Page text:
home and kicks the dog.
Being passive by not addressing the issue of concern.
Allowing the anger to build…then exploding.
◦ Comes from the adult ego state.
◦ “I’m OK – you’re OK” life position.
◦ Assertive people protect their rights
without violating rights of others.
◦ Nonverbals = smiling, eye contact,
pleasant voice, firm gestures, and erect posture.
◦ Have a positive self-image – are not threatened by others.
◦ Do not let others control their behavior.
◦ Being assertive wins the respect of others.
◦ It is the best way to get what you want without hurting
Steps to Being
SET AN OBJECTIVE
◦ Be specific about what
DETERMINE HOW TO CREATE A WIN-WIN
◦ Assess the situation – determine what the other(s) want.
◦ Decide how you can accomplish both.
DEVELOP ASSERTIVE PHRASES
◦ Practice in advance by using some of the assertive phrases
on pg. 239.
IMPLEMENT YOUR PLAN PERSISTENTLY
◦ Use your plan and be consistent and persistent – don’t quit
or give in.
Anger & Violence in the Workplace
Anger can…. lead to violence.
Desk rage and customer rage.
◦ Yelling – verbal abuse – physical violence.
PSYCHOLOGICAL issues that cause anger.
◦ Frustration – fear – stress – personality problems.
◦ Unresolved interpersonal conflicts.
Violence is often a retaliation.
It can also be used to sabotage others by back stabbing, spreading false
Can even result in property damage to the org.
◦ Crowded work spaces – noise – odors – temperature – ventilation.
◦ A hostile work environment – called “toxicity” leads to violent behaviors.
◦ People tend to copy or model others actions.
◦ Some say drugs contribute to the growing problems.
Dealing with Anger
DEALING WITH YOUR OWN ANGER
◦ Buddha said: “you will not be punished for your
anger; you will be punished by your anger.”
◦ Don’t dwell on it…let it go…be more assertive.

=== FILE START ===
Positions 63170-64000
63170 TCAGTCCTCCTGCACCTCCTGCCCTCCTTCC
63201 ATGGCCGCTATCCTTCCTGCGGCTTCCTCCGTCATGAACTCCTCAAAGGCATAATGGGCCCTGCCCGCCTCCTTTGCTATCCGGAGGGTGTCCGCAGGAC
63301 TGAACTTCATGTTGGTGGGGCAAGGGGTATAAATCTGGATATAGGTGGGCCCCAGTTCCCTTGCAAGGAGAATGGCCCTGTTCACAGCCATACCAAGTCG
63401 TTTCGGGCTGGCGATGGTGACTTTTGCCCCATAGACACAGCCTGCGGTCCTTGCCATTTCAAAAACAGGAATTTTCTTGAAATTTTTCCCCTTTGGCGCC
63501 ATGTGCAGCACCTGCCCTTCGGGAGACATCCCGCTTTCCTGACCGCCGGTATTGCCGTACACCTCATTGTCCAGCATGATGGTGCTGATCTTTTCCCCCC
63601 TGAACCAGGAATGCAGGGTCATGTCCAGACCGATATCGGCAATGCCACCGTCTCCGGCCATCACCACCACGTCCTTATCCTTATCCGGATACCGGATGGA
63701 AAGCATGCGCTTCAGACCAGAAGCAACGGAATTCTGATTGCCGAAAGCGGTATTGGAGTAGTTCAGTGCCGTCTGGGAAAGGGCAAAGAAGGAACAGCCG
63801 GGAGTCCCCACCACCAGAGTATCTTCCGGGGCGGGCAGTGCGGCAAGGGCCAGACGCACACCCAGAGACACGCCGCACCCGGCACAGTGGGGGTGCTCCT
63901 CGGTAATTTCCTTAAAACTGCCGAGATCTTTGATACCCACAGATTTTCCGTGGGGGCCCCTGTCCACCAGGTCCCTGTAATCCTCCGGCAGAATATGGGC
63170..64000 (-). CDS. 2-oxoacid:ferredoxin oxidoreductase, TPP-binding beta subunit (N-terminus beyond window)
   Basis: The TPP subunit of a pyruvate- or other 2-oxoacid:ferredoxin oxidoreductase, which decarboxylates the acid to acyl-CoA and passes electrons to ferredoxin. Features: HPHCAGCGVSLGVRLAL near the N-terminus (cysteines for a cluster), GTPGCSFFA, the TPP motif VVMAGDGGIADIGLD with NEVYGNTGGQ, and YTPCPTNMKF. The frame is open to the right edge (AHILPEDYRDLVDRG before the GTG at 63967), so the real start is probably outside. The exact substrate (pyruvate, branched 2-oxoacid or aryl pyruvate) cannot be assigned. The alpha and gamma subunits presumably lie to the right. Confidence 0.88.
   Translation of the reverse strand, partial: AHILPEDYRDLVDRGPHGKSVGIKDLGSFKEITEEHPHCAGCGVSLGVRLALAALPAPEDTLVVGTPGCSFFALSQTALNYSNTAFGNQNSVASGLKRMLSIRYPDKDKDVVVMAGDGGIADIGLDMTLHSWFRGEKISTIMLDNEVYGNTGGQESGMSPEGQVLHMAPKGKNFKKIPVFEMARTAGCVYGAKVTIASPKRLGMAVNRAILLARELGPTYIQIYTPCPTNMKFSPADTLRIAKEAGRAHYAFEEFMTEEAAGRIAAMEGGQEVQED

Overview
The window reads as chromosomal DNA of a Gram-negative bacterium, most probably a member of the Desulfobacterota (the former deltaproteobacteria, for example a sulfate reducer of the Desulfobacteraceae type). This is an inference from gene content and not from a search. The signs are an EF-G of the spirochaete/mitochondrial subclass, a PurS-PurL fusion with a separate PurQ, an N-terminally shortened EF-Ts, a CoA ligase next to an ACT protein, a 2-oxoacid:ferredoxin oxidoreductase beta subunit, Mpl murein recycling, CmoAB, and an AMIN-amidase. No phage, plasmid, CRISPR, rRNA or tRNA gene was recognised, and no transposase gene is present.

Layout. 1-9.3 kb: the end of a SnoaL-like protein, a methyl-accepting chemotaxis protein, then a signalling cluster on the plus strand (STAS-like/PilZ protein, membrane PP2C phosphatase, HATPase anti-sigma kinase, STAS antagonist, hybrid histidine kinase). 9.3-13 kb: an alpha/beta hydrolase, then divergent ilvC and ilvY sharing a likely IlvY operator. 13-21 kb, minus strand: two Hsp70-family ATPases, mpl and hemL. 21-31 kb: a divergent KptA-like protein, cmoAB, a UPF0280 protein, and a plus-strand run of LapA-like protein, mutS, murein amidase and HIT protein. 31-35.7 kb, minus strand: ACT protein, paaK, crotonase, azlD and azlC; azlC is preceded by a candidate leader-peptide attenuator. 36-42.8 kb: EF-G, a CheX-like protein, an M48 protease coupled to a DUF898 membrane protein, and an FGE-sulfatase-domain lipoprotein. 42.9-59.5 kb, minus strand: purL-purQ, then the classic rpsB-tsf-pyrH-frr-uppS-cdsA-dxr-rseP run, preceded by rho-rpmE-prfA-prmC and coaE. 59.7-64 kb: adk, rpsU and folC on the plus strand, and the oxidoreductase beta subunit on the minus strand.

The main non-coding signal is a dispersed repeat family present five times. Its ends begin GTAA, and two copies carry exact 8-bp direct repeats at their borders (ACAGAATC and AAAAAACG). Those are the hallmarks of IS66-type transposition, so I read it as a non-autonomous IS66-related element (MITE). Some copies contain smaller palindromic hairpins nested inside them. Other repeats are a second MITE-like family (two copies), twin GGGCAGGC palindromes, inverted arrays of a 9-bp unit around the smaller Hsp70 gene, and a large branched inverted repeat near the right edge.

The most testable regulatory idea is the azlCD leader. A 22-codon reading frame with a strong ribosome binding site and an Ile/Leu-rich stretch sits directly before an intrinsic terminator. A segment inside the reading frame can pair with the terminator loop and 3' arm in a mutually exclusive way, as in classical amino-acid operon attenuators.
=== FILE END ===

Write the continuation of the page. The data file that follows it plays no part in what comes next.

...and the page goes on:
◦ Develop a positive attitude.
◦ Use rational thinking.
◦ Seek the positive – look for the
good in everything.
◦ Look for appropriate humor.
◦ Practice being assertive.
◦ Count to 10 – and use positive affirmations.
◦ Keep an anger journal – self-awareness is the key.
Dealing with the Anger of Others
DEALING WITH THE ANGER OF OTHERS
◦ Don’t respond to anger with anger – STAY CALM.
◦ Don’t ever use put-down statements – it only adds fuel to
◦ Don’t give orders or issue ultimatums.
◦ Watch your nonverbal communication carefully.
Stay calm – speak softly – don’t get too close – or make sudden
◦ Realize anger is natural – encourage people to ventilate it in
◦ Validate the angry person’s feelings – use reflecting
◦ Get away from the person if needed or call in a third party
(security if available).
Preventing Workplace Violence
Workplace violence is rarely spontaneous.
It is usually a result of escalating steps due to unresolved issues.
It can be prevented if you watch for these warning signs.
◦ Verbal threats – take them seriously.
◦ Watch nonverbals – gestures and body language.
◦ Watch for stalking and harassment – nip it in
◦ Watch for damage to property – kicking a desk –
punching a wall, etc.
◦ Watch for drug and alcohol use – get tx.
◦ Include the isolated employee – alienation causes